Step 1 - Prepare to engage

In this guide

Step checklist

  1. Determine your engagement purpose, background and objectives
  2. Determine your stakeholders’ scope of influence
  3. Identify stakeholders and the required level of engagement
  4. Charter principles in action

How to complete this step

  1. Discuss as a project team what your engagement purpose is, the background and your objectives. These will ultimately form part of your engagement plan.

    You may also consider developing key messages that can be adapted from your purpose and objectives.

    Why this is important

    To have clear project team agreement on what is being engaged on and why.

    Engagement activities start from this point. To properly plan your engagement you need to know what engagement has already been done, so you can decide where to direct your effort.

    Defining what you are engaging on will enable you to craft your engagement purpose, objectives and develop the messages for engagement.

    How to do it

    Define what you are doing:

    • What planning policy, strategy or scheme are you engaging on?
    • Is the policy, strategy or scheme new or being amended?
    • Why is the engagement being initiated, what are the:
      • key drivers
      • issues to be resolved
      • opportunities to maximise
    • any relevant background or history to consider
    • Which location or area does this apply to?

    Your engagement approach will depend on the type of planning instrument you are engaging on regarding the:

    • participation required, as outlined in the International Association of Public Participation (IAP2) Spectrum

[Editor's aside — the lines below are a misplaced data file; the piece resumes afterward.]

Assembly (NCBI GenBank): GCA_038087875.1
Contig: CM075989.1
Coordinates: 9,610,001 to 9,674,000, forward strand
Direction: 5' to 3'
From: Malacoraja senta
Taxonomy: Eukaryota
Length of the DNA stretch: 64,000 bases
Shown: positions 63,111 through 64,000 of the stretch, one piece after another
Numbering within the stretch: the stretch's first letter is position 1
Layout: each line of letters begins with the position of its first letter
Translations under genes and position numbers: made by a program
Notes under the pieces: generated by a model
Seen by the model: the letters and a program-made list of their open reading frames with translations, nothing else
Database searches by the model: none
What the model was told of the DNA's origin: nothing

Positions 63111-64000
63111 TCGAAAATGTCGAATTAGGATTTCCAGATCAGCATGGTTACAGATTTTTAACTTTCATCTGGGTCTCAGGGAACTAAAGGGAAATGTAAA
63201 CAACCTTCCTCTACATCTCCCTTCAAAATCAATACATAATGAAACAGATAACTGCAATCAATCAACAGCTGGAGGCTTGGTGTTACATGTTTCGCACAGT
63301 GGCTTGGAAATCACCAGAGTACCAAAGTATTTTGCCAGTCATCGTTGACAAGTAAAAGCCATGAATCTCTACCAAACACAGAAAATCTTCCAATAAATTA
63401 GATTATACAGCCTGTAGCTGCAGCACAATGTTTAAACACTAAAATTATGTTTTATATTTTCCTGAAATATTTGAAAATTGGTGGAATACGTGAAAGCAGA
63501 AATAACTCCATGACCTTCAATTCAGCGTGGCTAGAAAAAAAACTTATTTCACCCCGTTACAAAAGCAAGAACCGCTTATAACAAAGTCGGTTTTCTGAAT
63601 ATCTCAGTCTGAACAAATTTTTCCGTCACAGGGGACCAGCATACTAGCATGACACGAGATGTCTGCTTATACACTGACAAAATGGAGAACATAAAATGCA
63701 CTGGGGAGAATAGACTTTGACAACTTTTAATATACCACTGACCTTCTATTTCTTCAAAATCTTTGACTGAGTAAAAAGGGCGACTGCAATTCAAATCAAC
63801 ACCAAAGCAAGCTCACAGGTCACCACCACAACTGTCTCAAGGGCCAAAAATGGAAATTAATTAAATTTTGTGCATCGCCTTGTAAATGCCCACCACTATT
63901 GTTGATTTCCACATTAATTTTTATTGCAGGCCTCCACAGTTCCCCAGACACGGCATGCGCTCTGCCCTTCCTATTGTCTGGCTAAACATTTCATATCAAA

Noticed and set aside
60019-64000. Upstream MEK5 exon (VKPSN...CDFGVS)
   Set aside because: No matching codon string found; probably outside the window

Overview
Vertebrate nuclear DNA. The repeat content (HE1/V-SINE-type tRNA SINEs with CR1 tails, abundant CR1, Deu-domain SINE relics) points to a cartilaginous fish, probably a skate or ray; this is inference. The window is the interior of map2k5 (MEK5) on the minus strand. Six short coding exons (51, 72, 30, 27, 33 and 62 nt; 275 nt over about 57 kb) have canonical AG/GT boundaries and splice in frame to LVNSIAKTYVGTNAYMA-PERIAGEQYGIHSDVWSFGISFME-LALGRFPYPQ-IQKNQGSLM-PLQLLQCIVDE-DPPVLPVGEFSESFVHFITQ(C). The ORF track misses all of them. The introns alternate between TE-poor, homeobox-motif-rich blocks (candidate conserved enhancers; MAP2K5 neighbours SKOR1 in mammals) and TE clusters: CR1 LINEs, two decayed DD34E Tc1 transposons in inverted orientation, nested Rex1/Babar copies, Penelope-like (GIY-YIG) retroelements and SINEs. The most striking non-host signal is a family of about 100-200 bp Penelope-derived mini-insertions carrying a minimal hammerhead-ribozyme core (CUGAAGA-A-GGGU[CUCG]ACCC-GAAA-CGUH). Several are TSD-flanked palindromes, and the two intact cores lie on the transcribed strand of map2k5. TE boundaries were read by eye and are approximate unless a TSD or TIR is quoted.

• impact that the decision may have on stakeholders and communities
    • how much influence stakeholders and communities have on the decision.


    Engagement purpose To engage on an amendment to the Planning and Design Code
    Engagement background

    The area in question is currently zoned as Residential and is adjacent a major road transport corridor.

    The State Planning Policies and Regional Plan seek to manage the impacts of population growth by enabling residential growth through infill development.

    The area in question is characterised by low density housing stock. This, along with the area’s proximity to transport options, provides the opportunity for infill and higher density residential development.

    As such, it is proposed that the zone be amended from Residential to Urban Corridor, which allows for higher densities of development.

    Engagement objectives

    • To gain input from community and stakeholders to inform the amendment
    • To obtain localised knowledge and perspective to inform the amendment
    • To ensure stakeholders can provide early input to inform the amendment
    • To ensure that all affected and interested stakeholders have the ability to provide input
    • To provide easy to understand written and graphic materials that explain and demonstrate the impacts of the proposed change on the scale of built form in the area

  2. Determine the scope of influence of all affected communities/stakeholders.

    Highlight what aspects of the proposal are negotiable (open to change) and those which are not negotiable (not open for change).

    Why this is important

    It is important that communities understand what aspects of the proposal they can influence and those they can't.

    Scope of influence refers to what stakeholders can do something about. Determining the scope of influence will help you identify engagement activities in Step 2.

    The scope of influence should be clearly stated in all communication materials related to the engagement.

    How to do it

    You need to identify the extent to which communities can influence the final outcome when they participate in engagement activities.